Converting Your Castle
By Roelof van der Merwe, Pitcher Partners
Deductibility of rental expenses and the main residence exemption
You bought your home about a decade ago, and like the Kerrigans of the movie The Castle, have always regarded your home as, for lack of a better word a castle.
That is until now. Because you are going overseas for 5 years, you are thinking of moving out of the castle that you have lived in ever since you first bought it, and renting out the whole house (including the newly built pool room) to prospective tenants.
What are the tax implications of such a decision? What are your options?
Deductibility of rental expenses
As a general rule, expenses incurred in deriving rental income from a rental property will be deductible for tax purposes. Whether the deduction is available immediately or spread over a number of years will be determined by the type of expenses incurred.
For example, interest on loans outstanding on the rental property, the cost of advertising for tenants, lease document expenses (e.g. preparation, registration and stamp duty costs), repairs and maintenance, and council rates will be deductible immediately.
On the other hand, borrowing expenses incurred for example loan establishment fees, mortgage broker fees, and lender’s mortgage insurance will be spread over the lesser of 5 years or the term of the loan if such expenses are more than $100.
In addition to being able to claim a deduction for the decline in value of the stove, fridge, pool table and any other depreciating assets, you are also entitled to claim a deduction over time for the capital works, being the pool room that you have added, and any residual capital works cost on the construction of the original house.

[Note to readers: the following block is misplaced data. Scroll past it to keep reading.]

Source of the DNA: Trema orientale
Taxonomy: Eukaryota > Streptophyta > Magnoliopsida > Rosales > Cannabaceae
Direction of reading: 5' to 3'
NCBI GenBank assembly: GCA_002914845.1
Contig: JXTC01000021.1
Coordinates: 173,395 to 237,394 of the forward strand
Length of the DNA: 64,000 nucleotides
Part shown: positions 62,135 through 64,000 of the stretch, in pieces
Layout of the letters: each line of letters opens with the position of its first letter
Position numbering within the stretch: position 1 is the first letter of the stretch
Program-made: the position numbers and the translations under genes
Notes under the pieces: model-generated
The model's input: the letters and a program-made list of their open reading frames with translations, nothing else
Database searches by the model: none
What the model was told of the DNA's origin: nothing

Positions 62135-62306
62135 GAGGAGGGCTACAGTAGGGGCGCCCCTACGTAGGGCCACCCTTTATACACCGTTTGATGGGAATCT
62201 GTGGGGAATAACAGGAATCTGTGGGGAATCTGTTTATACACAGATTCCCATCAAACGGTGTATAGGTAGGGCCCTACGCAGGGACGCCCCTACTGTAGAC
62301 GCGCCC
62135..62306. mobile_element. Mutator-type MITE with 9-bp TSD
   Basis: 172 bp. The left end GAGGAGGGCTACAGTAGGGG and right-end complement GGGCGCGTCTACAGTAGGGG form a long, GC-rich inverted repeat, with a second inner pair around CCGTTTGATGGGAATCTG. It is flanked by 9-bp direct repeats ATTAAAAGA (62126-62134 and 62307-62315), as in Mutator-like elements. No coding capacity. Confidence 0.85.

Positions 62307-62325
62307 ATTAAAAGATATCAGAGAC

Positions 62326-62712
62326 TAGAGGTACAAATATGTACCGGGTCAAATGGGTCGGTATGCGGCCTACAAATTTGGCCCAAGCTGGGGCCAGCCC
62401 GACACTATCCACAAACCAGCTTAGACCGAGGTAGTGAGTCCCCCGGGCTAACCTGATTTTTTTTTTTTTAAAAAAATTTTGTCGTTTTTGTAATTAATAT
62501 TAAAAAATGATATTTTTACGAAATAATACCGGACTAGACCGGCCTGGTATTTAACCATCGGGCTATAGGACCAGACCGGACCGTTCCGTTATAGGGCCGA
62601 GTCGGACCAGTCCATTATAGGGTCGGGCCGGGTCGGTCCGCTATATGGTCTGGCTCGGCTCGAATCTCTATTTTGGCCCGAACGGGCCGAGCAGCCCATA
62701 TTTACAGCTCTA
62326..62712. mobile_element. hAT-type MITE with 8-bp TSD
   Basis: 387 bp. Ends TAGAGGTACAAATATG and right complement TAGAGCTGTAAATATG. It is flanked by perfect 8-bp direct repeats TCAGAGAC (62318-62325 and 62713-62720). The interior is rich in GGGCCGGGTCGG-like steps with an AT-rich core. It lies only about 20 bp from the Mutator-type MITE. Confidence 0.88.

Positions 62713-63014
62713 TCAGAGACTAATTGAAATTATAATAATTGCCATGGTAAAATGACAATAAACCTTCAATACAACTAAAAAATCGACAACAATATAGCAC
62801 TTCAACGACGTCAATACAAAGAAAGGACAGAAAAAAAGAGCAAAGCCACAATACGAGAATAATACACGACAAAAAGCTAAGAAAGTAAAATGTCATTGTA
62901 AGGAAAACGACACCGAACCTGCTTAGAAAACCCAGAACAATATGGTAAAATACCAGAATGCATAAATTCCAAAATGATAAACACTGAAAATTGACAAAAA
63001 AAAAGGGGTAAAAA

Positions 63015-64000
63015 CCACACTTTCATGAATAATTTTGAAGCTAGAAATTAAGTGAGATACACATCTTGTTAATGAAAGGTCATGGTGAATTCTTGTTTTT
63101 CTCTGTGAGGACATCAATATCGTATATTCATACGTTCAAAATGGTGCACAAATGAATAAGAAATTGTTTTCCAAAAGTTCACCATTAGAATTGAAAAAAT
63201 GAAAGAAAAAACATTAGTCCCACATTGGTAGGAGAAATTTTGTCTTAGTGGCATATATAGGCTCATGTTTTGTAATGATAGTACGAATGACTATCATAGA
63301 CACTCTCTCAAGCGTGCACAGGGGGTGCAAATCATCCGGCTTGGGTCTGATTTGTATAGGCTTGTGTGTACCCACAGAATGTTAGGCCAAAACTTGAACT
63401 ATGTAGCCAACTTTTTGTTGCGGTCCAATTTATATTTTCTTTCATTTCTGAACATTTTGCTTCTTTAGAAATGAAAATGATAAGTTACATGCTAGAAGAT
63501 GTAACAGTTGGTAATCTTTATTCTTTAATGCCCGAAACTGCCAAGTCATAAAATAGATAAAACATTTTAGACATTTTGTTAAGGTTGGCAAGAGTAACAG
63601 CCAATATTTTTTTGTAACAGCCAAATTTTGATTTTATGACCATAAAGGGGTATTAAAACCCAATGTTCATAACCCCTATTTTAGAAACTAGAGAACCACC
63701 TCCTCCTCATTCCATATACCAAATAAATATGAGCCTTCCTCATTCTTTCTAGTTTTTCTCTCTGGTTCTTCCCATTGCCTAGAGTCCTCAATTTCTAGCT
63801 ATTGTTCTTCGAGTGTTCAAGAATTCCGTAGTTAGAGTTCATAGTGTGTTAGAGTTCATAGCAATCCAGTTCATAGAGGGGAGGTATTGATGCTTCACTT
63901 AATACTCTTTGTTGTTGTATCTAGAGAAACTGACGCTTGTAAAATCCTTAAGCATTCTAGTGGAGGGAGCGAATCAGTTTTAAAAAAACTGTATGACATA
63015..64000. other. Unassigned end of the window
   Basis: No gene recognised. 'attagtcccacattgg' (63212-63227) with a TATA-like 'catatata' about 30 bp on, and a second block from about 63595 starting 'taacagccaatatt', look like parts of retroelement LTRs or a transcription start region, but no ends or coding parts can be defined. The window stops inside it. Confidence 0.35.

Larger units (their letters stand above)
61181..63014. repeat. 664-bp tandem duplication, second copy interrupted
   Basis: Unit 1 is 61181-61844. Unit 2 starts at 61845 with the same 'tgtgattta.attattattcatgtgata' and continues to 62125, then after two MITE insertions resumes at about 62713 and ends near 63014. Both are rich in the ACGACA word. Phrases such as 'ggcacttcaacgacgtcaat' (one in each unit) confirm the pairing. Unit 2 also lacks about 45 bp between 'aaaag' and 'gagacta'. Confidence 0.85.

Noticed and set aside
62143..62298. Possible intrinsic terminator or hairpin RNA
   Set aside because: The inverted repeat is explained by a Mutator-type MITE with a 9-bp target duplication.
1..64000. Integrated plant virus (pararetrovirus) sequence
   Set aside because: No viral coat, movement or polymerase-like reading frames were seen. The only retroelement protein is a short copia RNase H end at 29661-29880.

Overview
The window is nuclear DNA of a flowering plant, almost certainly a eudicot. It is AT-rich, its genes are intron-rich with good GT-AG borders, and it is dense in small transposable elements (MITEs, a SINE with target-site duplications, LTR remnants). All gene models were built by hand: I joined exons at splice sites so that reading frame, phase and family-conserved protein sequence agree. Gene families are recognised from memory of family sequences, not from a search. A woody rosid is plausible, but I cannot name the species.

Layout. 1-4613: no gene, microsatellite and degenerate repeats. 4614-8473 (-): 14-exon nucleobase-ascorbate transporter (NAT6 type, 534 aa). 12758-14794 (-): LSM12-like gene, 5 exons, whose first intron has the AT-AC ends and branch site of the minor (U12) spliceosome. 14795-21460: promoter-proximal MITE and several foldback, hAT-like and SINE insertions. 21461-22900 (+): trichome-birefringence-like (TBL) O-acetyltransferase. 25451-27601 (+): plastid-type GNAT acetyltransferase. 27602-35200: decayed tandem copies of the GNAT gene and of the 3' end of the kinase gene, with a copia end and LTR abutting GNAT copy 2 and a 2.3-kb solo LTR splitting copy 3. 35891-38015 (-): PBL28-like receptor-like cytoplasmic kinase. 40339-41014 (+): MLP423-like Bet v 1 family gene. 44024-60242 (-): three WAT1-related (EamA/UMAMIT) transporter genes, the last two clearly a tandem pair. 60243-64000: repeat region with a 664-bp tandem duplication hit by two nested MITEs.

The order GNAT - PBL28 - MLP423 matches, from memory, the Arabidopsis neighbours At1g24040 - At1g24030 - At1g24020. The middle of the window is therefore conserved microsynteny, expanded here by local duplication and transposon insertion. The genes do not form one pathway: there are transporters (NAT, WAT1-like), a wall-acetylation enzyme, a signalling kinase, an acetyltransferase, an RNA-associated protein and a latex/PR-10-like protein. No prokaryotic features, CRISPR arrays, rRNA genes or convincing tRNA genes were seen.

The deduction for the above will be spread, either over the effective lives of the depreciating assets, or depending on the type of construction of the capital works and when construction started – over either 40 or 25 years.
Remember that no deductions are available for costs that are of a personal or domestic nature.
Availability of the main residence exemption
When working out whether any capital gain on the sale of your main residence is exempt from tax, the period the house was not used as your main residence – but for income-producing purposes will be ignored, provided you start treating the house as your main residence again within 6 years of the start of the income-producing period and do not use any other property as your main residence during this time.
This means that you will eventually be able to sell your castle CGT-free if you started treating the house as your main residence again when you returned from overseas after 5 years.
Straight to the pool room
Although it is not necessary to lodge written records of income and expenses relating to your rental properties with the Tax Office, it is recommended that you keep those records for 5 years from when you lodged your tax return.
For further information on the tax consequences and opportunities available in regards to investment properties or any other tax related matter, please contact Roelof van der Merwe on (03) 8610 5000.
DISCLAIMER:Pitcher Partners is an association of independent firms. This article is intended to provide a general summary only and should not be relied on as a substitute for professional advice.Tags: deductibility of rental expenses, main residence exemption, Pitcher Partners, tax